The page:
Worker Injury Incidence Rate in Louisiana in 2016 Among the Lowest

The Louisiana Workforce Commission (LWC) reports that the rate of nonfatal work-related injuries and illnesses among Louisiana’s private sector employers remained steady in 2016, according to a federal Bureau of Labor Statistics (BLS) survey.

The state’s rate of non-fatal accidents and injuries has continually decreased over the past 15 years and remains among the lowest rates in the nation when compared to the national averages compiled since 2007.

The rate reported for Louisiana in 2016 leveled to 1.9 incidents per 100 full-time equivalent (FTE) workers, identical to 1.9 in 2015. The national average was 2.9.

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Louisiana again had the lowest incidence rate among 41 participating states, trailing only the District of Columbia for the rate of nonfatal work-related injuries and illnesses. Louisiana has continuously been below the national average since the federal Occupational Safety and Health Administration revised its recordkeeping rules in 2002.

“Cultivating safe work environments for all employees remains a top priority in Louisiana, as evidenced by these latest findings,” said Ava Dejoie, executive director of the Louisiana Workforce Commission.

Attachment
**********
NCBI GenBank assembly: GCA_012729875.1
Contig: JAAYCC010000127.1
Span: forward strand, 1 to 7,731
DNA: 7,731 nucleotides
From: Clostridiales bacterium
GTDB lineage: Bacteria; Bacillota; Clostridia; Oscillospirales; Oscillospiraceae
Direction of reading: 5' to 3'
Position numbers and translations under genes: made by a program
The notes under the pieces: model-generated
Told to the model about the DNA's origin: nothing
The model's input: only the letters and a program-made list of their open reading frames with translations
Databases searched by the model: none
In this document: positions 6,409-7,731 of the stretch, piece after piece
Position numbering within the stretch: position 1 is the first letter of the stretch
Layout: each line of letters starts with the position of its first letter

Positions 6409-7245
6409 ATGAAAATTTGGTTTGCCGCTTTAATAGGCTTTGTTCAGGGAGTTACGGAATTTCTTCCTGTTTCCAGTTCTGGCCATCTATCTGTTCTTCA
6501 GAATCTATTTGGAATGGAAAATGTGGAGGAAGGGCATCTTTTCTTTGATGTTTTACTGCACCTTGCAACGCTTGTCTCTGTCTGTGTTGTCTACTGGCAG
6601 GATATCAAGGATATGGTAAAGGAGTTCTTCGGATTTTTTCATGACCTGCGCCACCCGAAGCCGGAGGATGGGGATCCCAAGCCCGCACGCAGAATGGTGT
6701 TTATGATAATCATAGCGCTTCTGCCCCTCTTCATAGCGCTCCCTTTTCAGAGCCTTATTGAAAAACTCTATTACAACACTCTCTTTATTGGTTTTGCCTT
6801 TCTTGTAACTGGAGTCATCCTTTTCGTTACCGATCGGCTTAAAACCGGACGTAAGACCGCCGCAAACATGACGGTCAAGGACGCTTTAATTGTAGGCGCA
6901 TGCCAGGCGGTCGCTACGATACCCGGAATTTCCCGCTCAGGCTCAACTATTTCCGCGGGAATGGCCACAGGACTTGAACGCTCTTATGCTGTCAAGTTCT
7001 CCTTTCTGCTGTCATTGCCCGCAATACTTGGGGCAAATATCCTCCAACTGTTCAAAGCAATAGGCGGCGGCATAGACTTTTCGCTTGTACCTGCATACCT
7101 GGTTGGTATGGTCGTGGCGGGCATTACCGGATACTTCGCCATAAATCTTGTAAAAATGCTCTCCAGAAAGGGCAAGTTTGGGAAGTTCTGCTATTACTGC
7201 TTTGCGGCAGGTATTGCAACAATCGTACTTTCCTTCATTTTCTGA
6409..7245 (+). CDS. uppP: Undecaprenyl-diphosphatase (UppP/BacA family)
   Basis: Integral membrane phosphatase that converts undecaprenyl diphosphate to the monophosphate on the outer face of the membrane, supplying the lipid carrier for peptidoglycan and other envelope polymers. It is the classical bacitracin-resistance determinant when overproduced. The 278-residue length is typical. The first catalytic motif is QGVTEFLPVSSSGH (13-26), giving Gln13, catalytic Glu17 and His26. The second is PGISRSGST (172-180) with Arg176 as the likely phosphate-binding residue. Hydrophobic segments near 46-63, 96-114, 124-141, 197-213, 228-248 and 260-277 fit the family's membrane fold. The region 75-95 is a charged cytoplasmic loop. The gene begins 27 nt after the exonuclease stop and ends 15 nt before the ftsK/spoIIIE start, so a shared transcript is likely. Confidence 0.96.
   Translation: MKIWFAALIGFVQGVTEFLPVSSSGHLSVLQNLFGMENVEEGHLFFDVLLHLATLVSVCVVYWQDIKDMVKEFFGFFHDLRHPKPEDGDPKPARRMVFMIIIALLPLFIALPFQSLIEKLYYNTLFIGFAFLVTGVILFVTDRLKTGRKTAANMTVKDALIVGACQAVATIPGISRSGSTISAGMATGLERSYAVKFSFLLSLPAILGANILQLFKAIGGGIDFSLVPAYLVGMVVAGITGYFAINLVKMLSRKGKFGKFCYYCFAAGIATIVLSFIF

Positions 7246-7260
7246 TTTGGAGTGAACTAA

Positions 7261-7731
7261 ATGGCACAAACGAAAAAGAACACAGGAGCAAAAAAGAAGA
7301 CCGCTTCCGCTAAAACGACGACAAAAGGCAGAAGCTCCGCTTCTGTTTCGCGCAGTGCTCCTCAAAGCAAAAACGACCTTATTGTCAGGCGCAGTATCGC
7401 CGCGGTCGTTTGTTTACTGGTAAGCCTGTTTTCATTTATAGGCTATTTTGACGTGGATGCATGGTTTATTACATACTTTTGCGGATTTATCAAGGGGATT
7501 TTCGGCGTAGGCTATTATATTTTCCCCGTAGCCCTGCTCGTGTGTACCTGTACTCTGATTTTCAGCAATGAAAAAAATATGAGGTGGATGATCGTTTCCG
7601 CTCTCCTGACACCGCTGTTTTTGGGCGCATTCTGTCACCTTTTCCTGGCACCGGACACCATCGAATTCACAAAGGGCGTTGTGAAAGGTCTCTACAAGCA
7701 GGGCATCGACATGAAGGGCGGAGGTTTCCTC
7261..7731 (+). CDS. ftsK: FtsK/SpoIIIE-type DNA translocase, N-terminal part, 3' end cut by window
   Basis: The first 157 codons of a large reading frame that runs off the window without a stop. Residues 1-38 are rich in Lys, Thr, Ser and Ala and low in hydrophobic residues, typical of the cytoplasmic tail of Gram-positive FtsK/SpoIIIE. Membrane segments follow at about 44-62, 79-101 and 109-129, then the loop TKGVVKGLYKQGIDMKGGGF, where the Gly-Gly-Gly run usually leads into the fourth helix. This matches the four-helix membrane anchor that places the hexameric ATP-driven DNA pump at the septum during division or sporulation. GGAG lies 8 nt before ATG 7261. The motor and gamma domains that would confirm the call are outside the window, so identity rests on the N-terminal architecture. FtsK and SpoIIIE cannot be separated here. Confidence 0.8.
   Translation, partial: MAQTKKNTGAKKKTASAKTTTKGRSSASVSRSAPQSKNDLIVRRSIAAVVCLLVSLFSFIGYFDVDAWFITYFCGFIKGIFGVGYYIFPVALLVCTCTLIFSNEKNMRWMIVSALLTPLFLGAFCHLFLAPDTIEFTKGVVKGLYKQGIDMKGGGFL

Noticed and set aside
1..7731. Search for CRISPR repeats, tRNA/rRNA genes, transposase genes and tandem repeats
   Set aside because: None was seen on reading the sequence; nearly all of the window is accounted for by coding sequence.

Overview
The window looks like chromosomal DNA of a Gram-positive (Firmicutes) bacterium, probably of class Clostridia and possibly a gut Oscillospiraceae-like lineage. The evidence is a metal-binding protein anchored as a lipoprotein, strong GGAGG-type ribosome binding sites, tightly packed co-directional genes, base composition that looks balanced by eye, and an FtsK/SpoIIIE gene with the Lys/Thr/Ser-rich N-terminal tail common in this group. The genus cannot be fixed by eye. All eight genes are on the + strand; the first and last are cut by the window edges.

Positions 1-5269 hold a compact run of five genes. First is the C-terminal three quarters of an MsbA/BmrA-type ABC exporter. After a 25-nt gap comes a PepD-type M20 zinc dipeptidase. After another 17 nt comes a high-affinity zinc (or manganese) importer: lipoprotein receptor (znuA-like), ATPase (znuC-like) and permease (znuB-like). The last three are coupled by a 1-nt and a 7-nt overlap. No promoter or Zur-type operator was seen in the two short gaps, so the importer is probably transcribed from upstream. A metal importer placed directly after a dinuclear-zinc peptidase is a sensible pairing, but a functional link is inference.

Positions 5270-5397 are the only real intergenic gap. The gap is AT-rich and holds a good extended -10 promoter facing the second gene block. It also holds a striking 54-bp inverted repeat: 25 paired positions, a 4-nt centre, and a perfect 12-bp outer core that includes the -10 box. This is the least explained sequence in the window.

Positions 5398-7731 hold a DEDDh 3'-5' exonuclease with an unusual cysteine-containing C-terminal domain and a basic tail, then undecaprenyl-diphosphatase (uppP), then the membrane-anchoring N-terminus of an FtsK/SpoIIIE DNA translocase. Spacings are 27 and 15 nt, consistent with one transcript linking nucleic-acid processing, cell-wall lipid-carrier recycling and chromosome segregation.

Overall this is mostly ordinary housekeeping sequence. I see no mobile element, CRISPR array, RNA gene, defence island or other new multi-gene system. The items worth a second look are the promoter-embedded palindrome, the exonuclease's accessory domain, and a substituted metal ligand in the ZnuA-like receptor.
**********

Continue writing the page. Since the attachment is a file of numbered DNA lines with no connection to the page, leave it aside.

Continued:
The state’s injury and illness rate showed improvement in multiple industry sectors. Among the leaders:

  • Construction – Down 0.4 incidents per 100 FTE workers from 2015.
  • Information – Down 0.3 incidents per 100 workers.
  • Health care and social assistance – Down 0.3 incidents per 100 workers.
  • Arts, entertainment, and recreation – Down 0.4 incidents per 100 workers.
  • Manufacturing – Down 0.2 incidents per 100 workers.
  • Transportation and warehousing – Down 0.2 incidents per 100 workers.
  • Management of companies and enterprises – Down 0.2 incidents per 100 workers.

Louisiana’s 2016 incidence rate was 70.5 per 10,000 FTE workers for cases of nonfatal workplace injuries or illnesses resulting in missed work. Although the state’s 2016 missed work case incidence rate increased compared to 62.3 in 2015, it is still below the national missed work case incidence rate of 91.7 cases per 10,000 FTE workers in 2016.

The most common injuries and illnesses were sprains, strains and tears to the upper extremities caused by falls, slips, and trips. Vehicles were the most common source of cases resulting in time away from work in Louisiana.

Source: LWC

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